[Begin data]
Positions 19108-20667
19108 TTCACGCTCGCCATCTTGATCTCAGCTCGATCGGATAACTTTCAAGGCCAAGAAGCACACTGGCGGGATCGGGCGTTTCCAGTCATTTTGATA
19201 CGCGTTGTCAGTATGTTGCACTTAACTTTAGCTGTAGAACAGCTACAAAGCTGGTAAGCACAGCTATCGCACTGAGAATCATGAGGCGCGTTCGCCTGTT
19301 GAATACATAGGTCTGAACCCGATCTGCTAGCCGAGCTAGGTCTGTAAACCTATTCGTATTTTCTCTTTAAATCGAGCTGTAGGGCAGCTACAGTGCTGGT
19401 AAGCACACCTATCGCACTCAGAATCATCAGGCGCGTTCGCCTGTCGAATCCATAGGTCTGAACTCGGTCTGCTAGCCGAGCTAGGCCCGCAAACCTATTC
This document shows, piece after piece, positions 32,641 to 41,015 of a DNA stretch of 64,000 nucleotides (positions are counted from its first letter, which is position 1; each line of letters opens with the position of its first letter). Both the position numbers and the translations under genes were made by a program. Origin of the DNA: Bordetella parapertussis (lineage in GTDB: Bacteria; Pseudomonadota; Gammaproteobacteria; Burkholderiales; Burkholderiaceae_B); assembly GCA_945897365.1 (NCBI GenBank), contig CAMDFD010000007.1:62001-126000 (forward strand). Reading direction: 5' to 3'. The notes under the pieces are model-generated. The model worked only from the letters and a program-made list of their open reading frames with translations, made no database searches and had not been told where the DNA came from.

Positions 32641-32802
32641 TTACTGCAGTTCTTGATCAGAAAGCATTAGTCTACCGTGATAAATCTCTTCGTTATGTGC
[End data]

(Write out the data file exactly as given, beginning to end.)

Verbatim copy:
Positions 19108-20667
19108 TTCACGCTCGCCATCTTGATCTCAGCTCGATCGGATAACTTTCAAGGCCAAGAAGCACACTGGCGGGATCGGGCGTTTCCAGTCATTTTGATA
19201 CGCGTTGTCAGTATGTTGCACTTAACTTTAGCTGTAGAACAGCTACAAAGCTGGTAAGCACAGCTATCGCACTGAGAATCATGAGGCGCGTTCGCCTGTT
19301 GAATACATAGGTCTGAACCCGATCTGCTAGCCGAGCTAGGTCTGTAAACCTATTCGTATTTTCTCTTTAAATCGAGCTGTAGGGCAGCTACAGTGCTGGT
19401 AAGCACACCTATCGCACTCAGAATCATCAGGCGCGTTCGCCTGTCGAATCCATAGGTCTGAACTCGGTCTGCTAGCCGAGCTAGGCCCGCAAACCTATTC
This document shows, piece after piece, positions 32,641 to 41,015 of a DNA stretch of 64,000 nucleotides (positions are counted from its first letter, which is position 1; each line of letters opens with the position of its first letter). Both the position numbers and the translations under genes were made by a program. Origin of the DNA: Bordetella parapertussis (lineage in GTDB: Bacteria; Pseudomonadota; Gammaproteobacteria; Burkholderiales; Burkholderiaceae_B); assembly GCA_945897365.1 (NCBI GenBank), contig CAMDFD010000007.1:62001-126000 (forward strand). Reading direction: 5' to 3'. The notes under the pieces are model-generated. The model worked only from the letters and a program-made list of their open reading frames with translations, made no database searches and had not been told where the DNA came from.

Positions 32641-32802
32641 TTACTGCAGTTCTTGATCAGAAAGCATTAGTCTACCGTGATAAATCTCTTCGTTATGTGC